Political activist and spokesperson of the radical #Tajamuka/Sesijikile pressure group — Promise Mkwananzi — has approached the High Court seeking bail following his arrest on inciting public violence.
Mkwananzi was denied bail when he first appeared at the Harare Magistrates’ Courts after he was nabbed by police following bloody clashes between protesters and the law enforcement agents.
Magistrate Tendai Mahwe denied him bail arguing that he would interfere and intimidate witnesses if he was set free.
Mkwananzi, who is jointly charged with Bruce Usvisvo, is facing charges of inciting public violence using the group #Tajamuka, which reportedly led to the torching of State vehicles during demonstrations last month.
Through his lawyer, Tonderai Bhatasara, Mkwananzi, said that on the day that the vehicles were torched, he was attending a workshop at Sapes Trust in Belgravia, Harare.
He said that the workshop started at 8am and ended at 1pm.
“After lunch, appellant (Mkwananzi) stayed behind and continued with informal discussions with other participants, including . . . Ibbo Mandaza, a renowned academic,” the court heard.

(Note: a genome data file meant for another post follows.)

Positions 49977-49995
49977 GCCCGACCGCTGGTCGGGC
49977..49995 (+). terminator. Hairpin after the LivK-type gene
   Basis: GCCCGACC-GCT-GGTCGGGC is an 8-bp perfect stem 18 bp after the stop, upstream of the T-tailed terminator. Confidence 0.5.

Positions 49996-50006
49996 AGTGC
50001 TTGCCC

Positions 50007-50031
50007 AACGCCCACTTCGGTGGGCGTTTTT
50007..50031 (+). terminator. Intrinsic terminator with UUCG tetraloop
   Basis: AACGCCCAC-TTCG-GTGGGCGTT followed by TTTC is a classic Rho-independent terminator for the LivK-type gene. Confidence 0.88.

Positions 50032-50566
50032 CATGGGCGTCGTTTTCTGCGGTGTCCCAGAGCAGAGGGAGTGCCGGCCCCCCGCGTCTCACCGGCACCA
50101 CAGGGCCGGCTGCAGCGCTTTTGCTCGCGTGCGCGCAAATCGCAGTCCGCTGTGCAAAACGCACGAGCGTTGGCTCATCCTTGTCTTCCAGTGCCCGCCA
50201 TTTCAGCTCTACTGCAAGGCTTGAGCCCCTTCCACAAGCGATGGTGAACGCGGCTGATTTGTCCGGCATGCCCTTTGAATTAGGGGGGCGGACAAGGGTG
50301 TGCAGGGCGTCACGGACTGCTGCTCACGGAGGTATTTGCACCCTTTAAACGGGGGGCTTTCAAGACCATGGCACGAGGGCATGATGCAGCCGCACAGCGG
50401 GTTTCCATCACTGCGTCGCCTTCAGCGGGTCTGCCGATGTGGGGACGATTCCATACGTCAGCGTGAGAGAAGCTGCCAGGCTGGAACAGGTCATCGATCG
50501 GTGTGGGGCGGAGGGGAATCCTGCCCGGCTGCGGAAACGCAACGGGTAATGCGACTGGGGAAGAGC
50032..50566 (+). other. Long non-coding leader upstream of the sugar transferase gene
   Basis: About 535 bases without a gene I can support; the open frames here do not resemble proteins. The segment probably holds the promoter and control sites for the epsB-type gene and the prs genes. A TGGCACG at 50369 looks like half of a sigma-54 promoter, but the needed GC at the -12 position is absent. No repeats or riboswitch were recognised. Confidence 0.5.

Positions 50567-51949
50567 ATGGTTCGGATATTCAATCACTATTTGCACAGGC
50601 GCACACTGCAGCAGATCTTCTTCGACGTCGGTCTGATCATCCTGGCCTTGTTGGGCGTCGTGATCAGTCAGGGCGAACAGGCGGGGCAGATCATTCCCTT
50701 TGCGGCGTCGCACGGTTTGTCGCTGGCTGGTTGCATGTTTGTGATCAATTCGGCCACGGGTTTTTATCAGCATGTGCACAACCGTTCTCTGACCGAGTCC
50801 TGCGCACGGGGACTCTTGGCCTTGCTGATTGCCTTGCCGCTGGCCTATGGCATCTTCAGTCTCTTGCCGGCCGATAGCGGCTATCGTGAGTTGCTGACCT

He told the court that he left the venue at 15:30hrs and walked home, while in the company of Makomborero Haruzivishe.
Mkwananzi said he never set his foot in town on the day because he knew that the demonstration was organised by MDC youths under the #MyZimbabwe banner.
He said he is not a member of the MDC or of any political party.
“The police searched his mobile phone without his consent or a warrant and infringed his Constitutional right to privacy,” the court heard.
Usvisvo, a self-confessed vendor, said he is not involved in politics.
He said he was only picked up by the police from his home without being advised of the charges that he was facing.
Usvisvo said on the day in question, commotion broke out when he was in Choppies Supermarket, where he wanted to buy some few items. He said people started throwing stones into the shop, resulting in him bolting out of the shop with the items that he had already paid for.
Usvisvo further said that he lost some of his items as he was escaping from the commotion.
Mkwananzi and Usvisvo argued that Mahwe misdirected himself by denying them bail when he failed to consider the circumstances surrounding the case.
They said the State never substantiated its claims that they will intimidate the security forces.
“ . . . there were no cognisable indications that appellants’ release to bail could endanger the administration of justice. Bail should not have been denied and the decision to contrary effect must be set aside”.
The State accuses the pair for acting in connivance with other accused persons, who are still on the run, to start the protests of August 24